On Setember 12, 1872, Elizabeth Mcswain Morton of Henry County, Tennessee petitioned the U. S. Government for a Widow's Pension, due to her from the benefit of her husband George's service in the War of 1812. She stated that he had served under Capt. John Garrettson in the NC Militia, as a Private, from February 1st, 1814 until July 31st, 1814.
What garnered my attention the most was the fact that Elizabeth testified that they had been married the following November, in Montgomery County, North Carolina, by Esquire Spencer in 1814.
This was not George Crogin Pemberton Morton, whom I had already blogged about, nor was it George Arnold Morton, son of Rev. Samuel Morton, as they were not yet born.
There was another Morton in the 1830 census of Montgomery County, North Carolina who didn't live near the Narrowsville Mortons, but still not so far away from them, either, and who did live nearby was a very significant fact.
The list for Page 80 of the 1830 census of Montgomery County, North Carolina begins with William Mcswain and Joseph Throgmorton, with George Morton coming in third.
In Henry County, Tennessee, George Morton is in close association with Mcswains and Throgmortons. Other names of note on this page are Kimras, John Avett, Robert G. Duke, Jacob Shoffner, Thomas Castle, Jeremiah Adderton and several Carter's, James, Nathan and George. This helps place George's location.
There is no 1820 census for Montgomery County, however, there is an 1810. In the 1810 census, from both sides of the river, we find 7 Morton households, led by Alexander, Ezekiel, George, James, Peggy, Stephen, and William. Three of these, George, Stephen and William, all served in the War of 1812. I think it important to note that my ancestor, Rev. Samuel Parsons Morton, named a son Stephen and another George. This does not mean I believe George was his father, it doesn't fit at all. However, I do feel he was a relation.
Chasing this DNA trail, I discover I share a small amount of DNA with a few, but not all, of the descendants of George Simeon Morton of Henry County, Tennessee.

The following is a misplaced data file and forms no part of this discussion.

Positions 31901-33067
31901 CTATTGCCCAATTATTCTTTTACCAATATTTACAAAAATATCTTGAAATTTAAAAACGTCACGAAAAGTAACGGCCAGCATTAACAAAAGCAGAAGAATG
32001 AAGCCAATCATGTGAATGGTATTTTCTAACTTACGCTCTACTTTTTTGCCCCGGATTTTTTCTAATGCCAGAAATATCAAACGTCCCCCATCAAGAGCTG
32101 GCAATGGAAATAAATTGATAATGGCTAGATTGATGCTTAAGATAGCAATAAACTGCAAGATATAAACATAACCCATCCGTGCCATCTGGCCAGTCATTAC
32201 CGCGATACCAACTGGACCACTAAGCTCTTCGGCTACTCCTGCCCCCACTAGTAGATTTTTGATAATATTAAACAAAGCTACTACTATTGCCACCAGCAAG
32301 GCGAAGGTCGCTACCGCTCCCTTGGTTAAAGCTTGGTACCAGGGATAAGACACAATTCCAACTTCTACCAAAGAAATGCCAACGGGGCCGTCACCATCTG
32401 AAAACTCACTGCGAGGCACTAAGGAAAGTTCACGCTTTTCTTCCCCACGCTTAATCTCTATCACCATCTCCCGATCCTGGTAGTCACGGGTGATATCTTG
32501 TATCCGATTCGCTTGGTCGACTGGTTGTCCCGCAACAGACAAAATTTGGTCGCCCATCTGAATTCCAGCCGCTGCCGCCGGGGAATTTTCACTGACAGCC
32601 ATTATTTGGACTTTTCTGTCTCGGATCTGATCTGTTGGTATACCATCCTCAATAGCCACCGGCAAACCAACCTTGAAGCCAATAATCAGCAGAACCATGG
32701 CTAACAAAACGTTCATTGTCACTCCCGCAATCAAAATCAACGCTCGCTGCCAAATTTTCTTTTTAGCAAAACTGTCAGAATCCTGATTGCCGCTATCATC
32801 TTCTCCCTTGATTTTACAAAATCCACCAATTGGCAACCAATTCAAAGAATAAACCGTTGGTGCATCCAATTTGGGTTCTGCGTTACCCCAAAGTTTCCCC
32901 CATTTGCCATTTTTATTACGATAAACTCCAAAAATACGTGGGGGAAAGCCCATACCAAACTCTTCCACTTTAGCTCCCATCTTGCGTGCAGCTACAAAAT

At this distance, I wouldn't expect to. In this case, I share 29 centimorgans on 1 segment with a descendant of George of Henry County and also match in small degrees with other members of their nuclear family they have tested. That's why I am so interested in this other George. It is also not lost on me that there was a Simeon Morton in old Stanly County, a descendant of Ezekiel, and Simeon is an uncommon name.
The military records of George Simeon Morton does not give the names of his family, except for that of his widow, Elizabeth Mcswain Morton, but they do name witnesses to his wedding in Montgomery County, North Carolina who traveled with the couple to Henry County, Tennessee, where George was rewarded with 80 acres of land for battling the Creek tribe.
George S. Morton served 3 terms in the War of 1812, under Col. Pearson, Col. Garretson and Col. Johnson.
A register of enlistments gives more personal information on him. He was said to be 5 foot 8 inches tall, with blue eyes, dark hair and a dark complexion. The fact that got my attention most was that he stated he was born in Prince Edward, Virginia.
There was another George Morton, middle initial "V." who was a surgeon and stood 6 foot 4. Not our George.
The Creek War was a Civil War of sorts between two factions of the Creek Nation, one faction supported by the British. They were defeated by American forces in conjunction with other Indigenous nations, including the Cherokee. The link below gives an excellent summary of the war George Morton was in.
At the age of 66 and again at 69, George had submitted proof of his service to obtain his pension. These are included in the 53 page document. I have provided the link, however, one must have an account with Fold3 to open it.
Another surprising aspect of the file was the number of people who attended the wedding of George and Elizabeth 59 years prior, who were also not only alive, but had migrated with them to Henry County, Tennessee.
Bonita Mcswain (also spelled Benita), testified that she "was a small girl when George Morton wed Elizabeth Morton." The wedding was held in Montgomery County, North Carolina on November 9, 1814. Bonita was at the wedding and remembered that she "got upon the stairsteps to look over the crowd to see and hear the marriage ceremony.' She recollected that the marriage was " before the time that peace was made. "
Witness Elizabeth Matheny stated that she was at the wedding of George and Elizabeth Morton in Montgomery County, North Carolina, "about the 9th of November 1814. She remembers that old man Mcswain, the father of Elizabeth Morton was under the influence of liquor at the time of the marriage and called upon the crowd present to notice the likeness between his daughter and himself. "
She also remembered that the wedding took place a short time 'before peace was made.' Elizabeth Matheny also added that she was a year older than the petitioner, Elizabeth Morton. The pension was numbered 82826 and the statements were dated March 4, 1873.